Winners are not the ones who never fail but those who refuse to quit. For 39-year-old Anil, the high marks he scored in higher secondary equivalence examinations are a result of his persistence and determination. A resident of Punalur, a rural belt in Kollam, Kerala, Anil lost the command over his own body when he was just three, following a severe polio attack which left him 70 percent paralysed. His hands became deformed as they grew long and his muscles failed to develop fully. Young Anil frequently collapsed when he walked and soon, he was confined to a wheelchair which he couldn't move on his own. As he slowly learned to adapt to his physical frailties, life turned topsy-turvy on the domestic front, but he fought on and now aims to be totally self-reliant with a decent job and improved mobility aid.
Anil pursued primary education at the government higher secondary school, Punalur, and cleared his SSLC with good grades despite his physical condition. His father, a bank employee, and teacher mother supported their son with all their earnings. Anil's elder brother, who dropped out of his school at a young age, carried his little sibling to the school every day. But fate had worse things in store for him. Unexpected death of his father left his mother in deep depression. Her health gradually weakened and she became a victim of several diseases. Anil's elder brother started doing daily-wage jobs to support the family and the wheelchair-bound Anil started selling lottery tickets.
Anil mastered electrical works and set up a small-scale electronics repairing workshop at home as his passion for physics and the proficiency of operating things using legs became handy. He also learned to make paper-pens and sold them to nearby schools and offices. He also trained himself in writing with his left leg so as to benefit his long-term ambition of higher education. Finally, when he turned 39, the real-life warrior signed up for higher secondary equivalence course, offered by the state literacy mission. His struggles yielded good outcome, as he gained an exceptional score which was above ninety percent.
“Life has been hard for me as a dependent. I need someone to fulfill even my basic needs. I was a bright student at school but then my body started getting weaker day by day. I had to discontinue my education after tenth standard as I had to support my mother's treatment. Yet, I held my dream of higher education close to my heart. It has been the driving force for all my struggles. I feel contented to have passed twelfth standard now. Not everyone can achieve goals all in a single go,” the ambitious youth seemed proud of his feat.
Anil attended higher secondary equivalence classes in the same school where he studied till tenth standard. Suresh, the class coordinator of 2017-18 equivalence courses, remembers Anil as the brightest student of the batch. “He had the valour enough to win a battle. He is so determined, brilliant and strong-willed. His services are sought-after by the authorities of his school,” he said.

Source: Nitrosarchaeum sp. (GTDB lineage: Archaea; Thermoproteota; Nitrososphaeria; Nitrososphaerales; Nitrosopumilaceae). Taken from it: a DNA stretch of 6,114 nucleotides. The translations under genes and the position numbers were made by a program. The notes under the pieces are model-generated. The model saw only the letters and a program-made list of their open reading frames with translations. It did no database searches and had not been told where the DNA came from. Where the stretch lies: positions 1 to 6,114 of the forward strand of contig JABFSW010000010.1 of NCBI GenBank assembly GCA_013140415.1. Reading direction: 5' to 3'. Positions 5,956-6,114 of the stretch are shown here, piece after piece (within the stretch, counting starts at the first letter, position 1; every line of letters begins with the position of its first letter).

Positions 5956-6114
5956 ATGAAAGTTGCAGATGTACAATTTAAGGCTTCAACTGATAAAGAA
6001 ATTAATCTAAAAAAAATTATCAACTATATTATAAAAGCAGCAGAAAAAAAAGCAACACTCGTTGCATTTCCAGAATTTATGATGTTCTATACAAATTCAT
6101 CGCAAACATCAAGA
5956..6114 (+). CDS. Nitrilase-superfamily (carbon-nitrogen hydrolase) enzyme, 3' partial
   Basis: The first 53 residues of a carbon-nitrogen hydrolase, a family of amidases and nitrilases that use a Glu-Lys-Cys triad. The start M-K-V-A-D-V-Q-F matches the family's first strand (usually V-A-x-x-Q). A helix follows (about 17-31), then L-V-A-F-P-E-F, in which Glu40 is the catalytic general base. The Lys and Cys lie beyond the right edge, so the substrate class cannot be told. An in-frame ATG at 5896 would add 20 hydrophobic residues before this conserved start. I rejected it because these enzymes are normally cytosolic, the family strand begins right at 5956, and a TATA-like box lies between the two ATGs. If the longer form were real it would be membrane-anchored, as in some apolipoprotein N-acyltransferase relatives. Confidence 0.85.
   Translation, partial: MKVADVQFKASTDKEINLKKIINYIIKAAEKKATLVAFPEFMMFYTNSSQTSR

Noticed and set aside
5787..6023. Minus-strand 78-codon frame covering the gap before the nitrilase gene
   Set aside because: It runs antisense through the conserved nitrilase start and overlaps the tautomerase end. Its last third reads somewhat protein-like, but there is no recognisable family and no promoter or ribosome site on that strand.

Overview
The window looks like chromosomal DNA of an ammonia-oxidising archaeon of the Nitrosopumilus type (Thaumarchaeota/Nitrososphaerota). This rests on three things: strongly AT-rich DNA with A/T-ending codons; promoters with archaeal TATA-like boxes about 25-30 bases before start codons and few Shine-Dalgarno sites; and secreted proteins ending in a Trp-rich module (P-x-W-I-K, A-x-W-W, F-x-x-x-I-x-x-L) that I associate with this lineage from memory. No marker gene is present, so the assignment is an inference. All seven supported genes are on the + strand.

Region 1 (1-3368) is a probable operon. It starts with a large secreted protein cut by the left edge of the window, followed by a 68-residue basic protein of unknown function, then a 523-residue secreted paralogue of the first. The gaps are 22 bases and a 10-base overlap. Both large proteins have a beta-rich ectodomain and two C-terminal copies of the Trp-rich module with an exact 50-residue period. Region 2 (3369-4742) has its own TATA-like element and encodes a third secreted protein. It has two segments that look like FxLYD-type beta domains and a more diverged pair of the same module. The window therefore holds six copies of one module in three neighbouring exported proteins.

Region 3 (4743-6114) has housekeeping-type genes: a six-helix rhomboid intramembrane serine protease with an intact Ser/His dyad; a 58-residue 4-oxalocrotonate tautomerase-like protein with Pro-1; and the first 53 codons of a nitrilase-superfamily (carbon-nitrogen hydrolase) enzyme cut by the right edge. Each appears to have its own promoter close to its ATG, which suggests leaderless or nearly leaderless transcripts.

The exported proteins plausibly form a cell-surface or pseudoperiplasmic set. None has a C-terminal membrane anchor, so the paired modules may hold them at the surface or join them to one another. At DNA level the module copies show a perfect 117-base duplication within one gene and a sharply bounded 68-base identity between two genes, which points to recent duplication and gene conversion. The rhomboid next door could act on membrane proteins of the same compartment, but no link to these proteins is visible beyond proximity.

Anil's batchmates at the literacy mission's higher secondary equivalence course of 2017-18 are planning to gift him an automatic three-wheeler for better mobility and social access. “Such talents, such fighters, need to be encouraged. Most of us are school-dropouts but none of us are passionate like Anil. We want to keep the fire alive in him,” said one of his classmates. Anil knows that such aids are a must, though they are not easily available. “Many organisations distribute wheelchairs or three-wheeler bikes. None of them distribute a power-wheelchair, which is one of the essential means of mobility for people like me.”
Odds soar amid dreams
Anil knows an undergraduate degree through distance education and a job will further help him to stand on his feet, though he is well aware of the odds. “I did my higher secondary course in Humanities. I want to take up one of the subjects I learned, for my undergraduate course. But our system is not supportive of the disabled. Most government offices, banks and public institutions in Kerala do not have a wheelchair ramp for use by the disabled like him. Many offices have ramps these days but there will be a short stair-case at their end. I am tired of waiting outside banks, government offices and schools,” Anil expressed his anguish.
The adult learner has now set his eyes on a public sector job with the qualification he has gained. “I had applied for the post of peon earlier but my application got rejected as I did not have a higher secondary education. I have that now. I request the state government to introduce a special scheme to employ differently abled citizens so that they can be self-reliant,” Anil said.